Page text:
And then, of course, there is the magnificent 12th-century Duomo. A Romanesque and Gothic blend, it is worthy of study both outside and in. There are lots of lions everywhere – and some look exhausted. There is even one of those Neapolitan manger scenes where Mary gives birth in Nazareth while the people of Naples carry on eating and drinking right next door, oblivious to the momentous events a foot away. A study in realism.
Ferrara is another lovely Northern Italian town, worthy of more time than we gave it, but we wanted to leave before anything bad occured. Did you see what happened in Florence yesterday while we were there?
Here is the best news quote about the collapse of this water main pipe – so very Italian: “The collapse ‘raises the curtain on the criminal management of water resources in Florence’, said Federica Daga, a member of the anti-establishment Five Star movement, blaming not just the mayor but his predecessor, current Prime Minister Matteo Renzi.”
I’ve stopped apologizing for our own politics – though they are quite cringe-worthy.
Don’s Food Corner
Thirty-five years ago while driving from Florence to Venice, we stopped for lunch in the town of Ferrara. I remember it as filled with blackened stone buildings lining very narrow streets. We found a place to park and walked into the nearest restaurant. I noticed an old woman (Old? thinking back, she might have been 60!) in the back room rolling out handmade pasta and making cappelletti. We decided to have a meal of nothing else. I remember in particular the cappelletti in brodo as a soup starter and cappelletti with ragu. All in all, it was one meal I can still recall with some detail and great fondness.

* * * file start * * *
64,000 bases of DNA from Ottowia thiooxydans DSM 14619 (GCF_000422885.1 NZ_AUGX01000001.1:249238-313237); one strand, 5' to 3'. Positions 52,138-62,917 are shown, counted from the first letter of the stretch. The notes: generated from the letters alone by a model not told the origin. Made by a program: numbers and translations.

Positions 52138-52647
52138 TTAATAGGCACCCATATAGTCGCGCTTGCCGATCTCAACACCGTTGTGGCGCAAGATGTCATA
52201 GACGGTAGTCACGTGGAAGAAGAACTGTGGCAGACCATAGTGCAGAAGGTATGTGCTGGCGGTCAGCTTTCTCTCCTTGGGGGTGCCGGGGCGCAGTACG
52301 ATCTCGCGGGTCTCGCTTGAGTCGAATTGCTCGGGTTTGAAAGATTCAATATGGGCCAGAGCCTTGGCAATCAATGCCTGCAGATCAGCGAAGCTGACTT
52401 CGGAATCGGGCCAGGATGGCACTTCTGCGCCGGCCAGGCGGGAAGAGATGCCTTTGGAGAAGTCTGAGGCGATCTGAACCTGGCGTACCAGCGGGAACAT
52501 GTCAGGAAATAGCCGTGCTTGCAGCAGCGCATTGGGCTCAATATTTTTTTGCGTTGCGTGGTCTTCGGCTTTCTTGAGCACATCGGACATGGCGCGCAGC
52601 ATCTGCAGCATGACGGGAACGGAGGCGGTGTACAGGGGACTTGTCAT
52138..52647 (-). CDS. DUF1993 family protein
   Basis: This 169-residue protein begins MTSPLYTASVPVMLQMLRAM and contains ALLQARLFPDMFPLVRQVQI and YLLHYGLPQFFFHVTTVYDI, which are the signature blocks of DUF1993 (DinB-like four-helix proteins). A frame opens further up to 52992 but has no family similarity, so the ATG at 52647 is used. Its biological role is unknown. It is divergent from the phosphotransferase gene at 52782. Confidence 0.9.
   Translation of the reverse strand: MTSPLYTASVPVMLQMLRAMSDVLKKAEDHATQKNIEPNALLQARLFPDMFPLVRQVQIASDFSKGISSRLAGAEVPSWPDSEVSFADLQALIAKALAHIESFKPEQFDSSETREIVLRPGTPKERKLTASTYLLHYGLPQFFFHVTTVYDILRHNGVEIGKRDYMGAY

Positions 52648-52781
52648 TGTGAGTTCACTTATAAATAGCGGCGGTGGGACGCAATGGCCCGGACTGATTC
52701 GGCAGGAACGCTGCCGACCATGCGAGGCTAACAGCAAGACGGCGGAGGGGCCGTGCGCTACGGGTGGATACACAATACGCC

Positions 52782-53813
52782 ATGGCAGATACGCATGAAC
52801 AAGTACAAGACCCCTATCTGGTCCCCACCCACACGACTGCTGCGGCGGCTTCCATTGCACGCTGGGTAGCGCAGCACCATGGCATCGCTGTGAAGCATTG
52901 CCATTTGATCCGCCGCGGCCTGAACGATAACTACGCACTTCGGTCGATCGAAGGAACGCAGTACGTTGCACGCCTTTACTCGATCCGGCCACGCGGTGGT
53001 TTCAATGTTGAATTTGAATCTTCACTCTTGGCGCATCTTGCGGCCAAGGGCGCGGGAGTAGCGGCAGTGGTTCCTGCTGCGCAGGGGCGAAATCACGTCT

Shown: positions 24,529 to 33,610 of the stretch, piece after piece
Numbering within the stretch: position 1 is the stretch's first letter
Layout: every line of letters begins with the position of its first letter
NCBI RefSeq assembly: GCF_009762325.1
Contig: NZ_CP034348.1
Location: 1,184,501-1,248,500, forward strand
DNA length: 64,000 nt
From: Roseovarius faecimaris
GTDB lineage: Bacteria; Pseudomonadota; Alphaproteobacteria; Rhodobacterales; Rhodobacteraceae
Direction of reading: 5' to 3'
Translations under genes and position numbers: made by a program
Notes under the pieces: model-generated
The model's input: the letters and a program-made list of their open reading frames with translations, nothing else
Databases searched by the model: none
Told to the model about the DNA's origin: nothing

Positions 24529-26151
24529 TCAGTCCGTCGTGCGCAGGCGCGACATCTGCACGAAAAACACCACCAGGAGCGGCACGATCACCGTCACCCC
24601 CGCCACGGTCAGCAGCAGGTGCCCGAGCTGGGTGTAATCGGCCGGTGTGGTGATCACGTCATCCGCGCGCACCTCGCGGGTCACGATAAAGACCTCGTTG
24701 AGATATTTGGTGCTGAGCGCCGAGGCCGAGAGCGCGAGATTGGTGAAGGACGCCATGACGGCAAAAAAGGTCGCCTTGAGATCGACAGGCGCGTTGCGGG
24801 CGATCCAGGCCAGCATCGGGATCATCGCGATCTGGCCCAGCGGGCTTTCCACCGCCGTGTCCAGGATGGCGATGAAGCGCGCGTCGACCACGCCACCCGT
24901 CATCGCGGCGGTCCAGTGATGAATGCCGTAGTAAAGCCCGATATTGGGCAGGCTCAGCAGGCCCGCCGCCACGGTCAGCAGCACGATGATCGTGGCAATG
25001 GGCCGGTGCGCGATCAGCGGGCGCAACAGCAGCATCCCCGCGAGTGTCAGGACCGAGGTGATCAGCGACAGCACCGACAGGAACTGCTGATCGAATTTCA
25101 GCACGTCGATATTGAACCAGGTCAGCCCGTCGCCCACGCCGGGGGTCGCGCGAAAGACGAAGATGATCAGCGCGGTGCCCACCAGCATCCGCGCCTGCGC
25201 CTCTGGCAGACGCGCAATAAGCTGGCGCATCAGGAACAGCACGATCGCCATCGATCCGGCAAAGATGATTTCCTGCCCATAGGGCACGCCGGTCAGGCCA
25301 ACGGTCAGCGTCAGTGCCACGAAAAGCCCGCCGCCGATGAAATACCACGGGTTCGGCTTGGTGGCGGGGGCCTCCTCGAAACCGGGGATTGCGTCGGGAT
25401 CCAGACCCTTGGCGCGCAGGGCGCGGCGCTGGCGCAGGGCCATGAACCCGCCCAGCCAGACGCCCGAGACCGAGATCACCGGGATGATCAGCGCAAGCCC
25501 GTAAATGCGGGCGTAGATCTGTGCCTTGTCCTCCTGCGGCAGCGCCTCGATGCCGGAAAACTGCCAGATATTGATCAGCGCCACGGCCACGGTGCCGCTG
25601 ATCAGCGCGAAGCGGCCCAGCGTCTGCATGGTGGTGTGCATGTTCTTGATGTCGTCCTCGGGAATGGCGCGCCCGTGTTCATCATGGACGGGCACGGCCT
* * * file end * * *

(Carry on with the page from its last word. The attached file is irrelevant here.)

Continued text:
Fast-forward 35 years and a return to Ferrara finds the buildings mostly cleaned of millennia of grime, making them kind of golden, and the narrow streets now mostly pedestrian-only walkways paved with picturesque, but hard to walk on, cobblestones.
I tried to remember where the restaurant was that we visited so long ago, but I couldn’t locate it.
Instead, we searched out a restaurant that promised to serve the best examples of three of Ferrara’s local signature dishes: cappellacci di zucca (the local version of large cappelletti and here filled with pumpkin and herbs, especially sage), salama du sugo (stewed pork sausage) and pasticcio di maccheroni (an oven-baked macaroni pie topped with Parmesan).